I find that feather positioning, a means of determining the disposition of most birds, to be ineffective in reading a cockatoo. When the crest is raised, for example, it signals an excited bird. The problem is, an excited cockatoo doesn’t necessarily mean an angry cockatoo, and they will frequently raise their crest when they are stimulated by conversation or playtime.  It is the positioning and movement of the body: neck stretched out, nervous pacing, wings away from the body, that is much more telling in this species.

Moluccan cockatoo

When I feel I am getting an unclear signal from my cockatoos, I look to their eyes. I find that that there is a great deal of expression and information there.The shape of the eye will usually tell me everything I need to know. When a cockatoo is contented and all is right in their world, the shape of their eye is completely round. Anything other than that tells me something is on their mind. A squint tells me that something is not to their liking or is making them uncomfortable. Then there is the “glarey eyeball” as Dave and Jamie put it, or the “stink-eye” as I refer to it. It can be read as: “What are YOU looking at?” or “If you’re smart, you’ll back off”.  Either way, it’s a clear warning, even when issued by my mild mannered goffins cockatoo.

Goffins cockatoo

One of the more notable movements is the lack of movement, which is always concerning to me. When mine come to a dead stop in the middle of an activity, and stare at me or something else, I have the distinct sense that they are plotting their next move, which is usually an unfavorable one. One of the birds in the above video did this – just stopped, foot still raised in the air.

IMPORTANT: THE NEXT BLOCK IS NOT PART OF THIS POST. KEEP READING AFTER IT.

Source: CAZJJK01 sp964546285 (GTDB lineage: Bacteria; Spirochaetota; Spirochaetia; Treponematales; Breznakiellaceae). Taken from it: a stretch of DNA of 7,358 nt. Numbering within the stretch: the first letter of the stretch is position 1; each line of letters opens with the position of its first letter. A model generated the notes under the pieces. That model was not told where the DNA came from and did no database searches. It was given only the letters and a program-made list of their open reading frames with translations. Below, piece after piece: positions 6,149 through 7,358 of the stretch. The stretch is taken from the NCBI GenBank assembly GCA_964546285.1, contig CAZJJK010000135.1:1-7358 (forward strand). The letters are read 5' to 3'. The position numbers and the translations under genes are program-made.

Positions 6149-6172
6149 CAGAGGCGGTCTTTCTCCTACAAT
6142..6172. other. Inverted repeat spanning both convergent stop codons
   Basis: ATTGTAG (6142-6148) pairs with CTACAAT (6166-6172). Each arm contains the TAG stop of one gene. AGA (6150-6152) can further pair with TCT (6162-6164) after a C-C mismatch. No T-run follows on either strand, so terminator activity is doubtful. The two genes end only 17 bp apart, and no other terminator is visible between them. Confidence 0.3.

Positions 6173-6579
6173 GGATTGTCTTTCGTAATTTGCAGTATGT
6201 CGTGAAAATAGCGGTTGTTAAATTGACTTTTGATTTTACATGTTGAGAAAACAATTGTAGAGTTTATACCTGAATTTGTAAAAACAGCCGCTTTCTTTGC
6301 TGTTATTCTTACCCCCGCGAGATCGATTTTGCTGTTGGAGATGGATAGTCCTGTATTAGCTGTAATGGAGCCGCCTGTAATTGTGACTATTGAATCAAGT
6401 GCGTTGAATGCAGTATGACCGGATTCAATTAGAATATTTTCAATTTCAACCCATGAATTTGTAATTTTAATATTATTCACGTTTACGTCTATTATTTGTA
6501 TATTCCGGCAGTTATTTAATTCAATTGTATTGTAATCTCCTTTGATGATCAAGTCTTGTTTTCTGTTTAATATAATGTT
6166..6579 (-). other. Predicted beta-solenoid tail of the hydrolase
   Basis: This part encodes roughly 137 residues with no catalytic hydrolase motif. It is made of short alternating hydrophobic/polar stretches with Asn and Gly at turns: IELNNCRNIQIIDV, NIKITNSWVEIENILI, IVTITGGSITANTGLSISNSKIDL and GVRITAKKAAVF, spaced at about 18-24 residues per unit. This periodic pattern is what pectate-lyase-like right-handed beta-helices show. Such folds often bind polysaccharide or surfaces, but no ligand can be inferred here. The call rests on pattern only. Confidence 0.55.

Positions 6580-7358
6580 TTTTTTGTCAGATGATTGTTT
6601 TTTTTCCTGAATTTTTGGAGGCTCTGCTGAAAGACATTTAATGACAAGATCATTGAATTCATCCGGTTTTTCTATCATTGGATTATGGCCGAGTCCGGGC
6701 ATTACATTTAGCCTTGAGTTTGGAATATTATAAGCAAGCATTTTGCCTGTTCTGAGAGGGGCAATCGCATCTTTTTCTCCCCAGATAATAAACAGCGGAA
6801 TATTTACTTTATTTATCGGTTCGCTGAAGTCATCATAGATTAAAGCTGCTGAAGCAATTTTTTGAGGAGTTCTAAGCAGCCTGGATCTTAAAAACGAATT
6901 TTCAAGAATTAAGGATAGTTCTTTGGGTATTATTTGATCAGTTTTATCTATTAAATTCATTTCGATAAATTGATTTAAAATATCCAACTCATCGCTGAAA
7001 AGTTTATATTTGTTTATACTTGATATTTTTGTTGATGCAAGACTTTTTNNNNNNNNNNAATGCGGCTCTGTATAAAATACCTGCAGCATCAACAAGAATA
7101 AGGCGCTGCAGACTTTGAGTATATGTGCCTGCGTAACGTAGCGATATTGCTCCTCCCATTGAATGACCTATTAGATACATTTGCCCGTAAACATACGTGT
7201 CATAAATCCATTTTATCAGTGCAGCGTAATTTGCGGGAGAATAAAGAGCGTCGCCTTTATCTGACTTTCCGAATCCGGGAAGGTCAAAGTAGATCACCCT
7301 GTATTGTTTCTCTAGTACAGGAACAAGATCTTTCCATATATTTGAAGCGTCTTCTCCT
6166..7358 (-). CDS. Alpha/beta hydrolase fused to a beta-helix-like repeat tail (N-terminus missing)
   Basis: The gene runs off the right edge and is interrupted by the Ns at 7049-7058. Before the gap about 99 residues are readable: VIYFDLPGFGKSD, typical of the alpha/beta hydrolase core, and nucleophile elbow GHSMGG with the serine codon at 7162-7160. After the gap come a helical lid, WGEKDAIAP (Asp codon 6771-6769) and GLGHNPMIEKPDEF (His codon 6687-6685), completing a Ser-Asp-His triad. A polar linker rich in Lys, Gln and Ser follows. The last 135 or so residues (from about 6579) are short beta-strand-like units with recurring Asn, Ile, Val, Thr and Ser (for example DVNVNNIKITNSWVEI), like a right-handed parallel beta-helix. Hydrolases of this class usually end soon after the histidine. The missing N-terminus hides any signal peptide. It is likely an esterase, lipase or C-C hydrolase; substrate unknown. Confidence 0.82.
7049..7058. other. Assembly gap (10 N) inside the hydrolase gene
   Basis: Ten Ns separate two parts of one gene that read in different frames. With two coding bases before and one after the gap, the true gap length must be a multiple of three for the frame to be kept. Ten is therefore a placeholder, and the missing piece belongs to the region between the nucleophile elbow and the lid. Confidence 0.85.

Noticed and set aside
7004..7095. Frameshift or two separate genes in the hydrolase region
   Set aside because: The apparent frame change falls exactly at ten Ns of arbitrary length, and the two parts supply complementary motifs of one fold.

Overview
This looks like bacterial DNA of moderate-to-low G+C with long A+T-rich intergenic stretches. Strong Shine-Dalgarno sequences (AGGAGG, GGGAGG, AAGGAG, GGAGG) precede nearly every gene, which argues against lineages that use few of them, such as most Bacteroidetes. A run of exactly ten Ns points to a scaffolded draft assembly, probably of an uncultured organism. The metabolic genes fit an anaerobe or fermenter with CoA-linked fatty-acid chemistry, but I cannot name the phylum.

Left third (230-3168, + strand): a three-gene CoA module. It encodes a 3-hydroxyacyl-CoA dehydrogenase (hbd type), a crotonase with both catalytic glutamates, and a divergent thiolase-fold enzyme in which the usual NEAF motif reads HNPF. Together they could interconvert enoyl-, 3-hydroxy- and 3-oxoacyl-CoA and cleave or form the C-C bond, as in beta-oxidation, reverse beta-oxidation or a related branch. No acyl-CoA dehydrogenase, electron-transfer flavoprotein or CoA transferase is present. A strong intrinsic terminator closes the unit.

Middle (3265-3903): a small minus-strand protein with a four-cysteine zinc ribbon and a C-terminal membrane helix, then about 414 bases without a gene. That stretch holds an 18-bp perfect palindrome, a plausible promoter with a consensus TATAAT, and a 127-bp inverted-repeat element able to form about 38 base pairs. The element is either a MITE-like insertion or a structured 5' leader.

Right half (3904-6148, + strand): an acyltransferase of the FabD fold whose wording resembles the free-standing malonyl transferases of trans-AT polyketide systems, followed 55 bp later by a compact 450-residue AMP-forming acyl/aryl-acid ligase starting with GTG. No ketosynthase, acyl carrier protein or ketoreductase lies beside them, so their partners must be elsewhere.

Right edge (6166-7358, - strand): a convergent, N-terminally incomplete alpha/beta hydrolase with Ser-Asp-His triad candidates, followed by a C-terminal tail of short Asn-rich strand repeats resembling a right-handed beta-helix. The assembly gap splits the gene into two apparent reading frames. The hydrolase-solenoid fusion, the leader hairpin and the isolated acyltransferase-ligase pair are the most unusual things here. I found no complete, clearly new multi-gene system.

Cockatoos, especially the white ones, are not for everyone. While many birds of other species can carry the behavioral traits as listed above, a cockatoo will surely have several, if not all, of them. It takes a certain kind of personality to mesh successfully with these high maintenance birds. This fact is the reason that they are the parrot most relinquished to rescues and sanctuaries throughout the world. They will test your patience to the limit and delight in doing so. If you don’t have a sense of humor about their activities and behaviors, you are surely sunk.

Umbrella cockatoo

Should you be the sort to be able to handle the many demands of cockatoo ownership, then you, like me, will find it to be the most rewarding of all of your avian relationships. There is nothing like the special brand of love you get from a cockatoo, as it has been hard won and painstakingly maintained. I am heading downstairs to get in some cuddle time right now.

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11 Comments on “The Incredible Cockatoo”

Cris  02/11/2011 6:40 am

Is beautifull and inteligent

Vincent  02/11/2011 5:48 pm

100% recognisable. Even with my Dutch Galah. 😉
I’ve seen those type of behaver in every cockatoo I came across.

Laurine Jonopulos  02/17/2011 3:17 am

Do any umbrella cockatoo owners have a problem with them prolapsing, if so how has this been treated? I have spent thousands of dollars and my little lady is still prolapsing after following all the vets recommendations. Help, help, please. Regards, Laurine

Patty  02/18/2011 8:43 pm

Surgery is the best route to take for your bird, but given what you have spent, I am assuming you have done that. I can tell you to be careful to avoid any situations that result in sexual stimulation for you bird. The strain involved can worsen a prolapse. Is your vet avian certified? If not, I would recommend getting in touch with one that is for a consultation at least. A prolapse may be outside the area of expertise of a regular vet.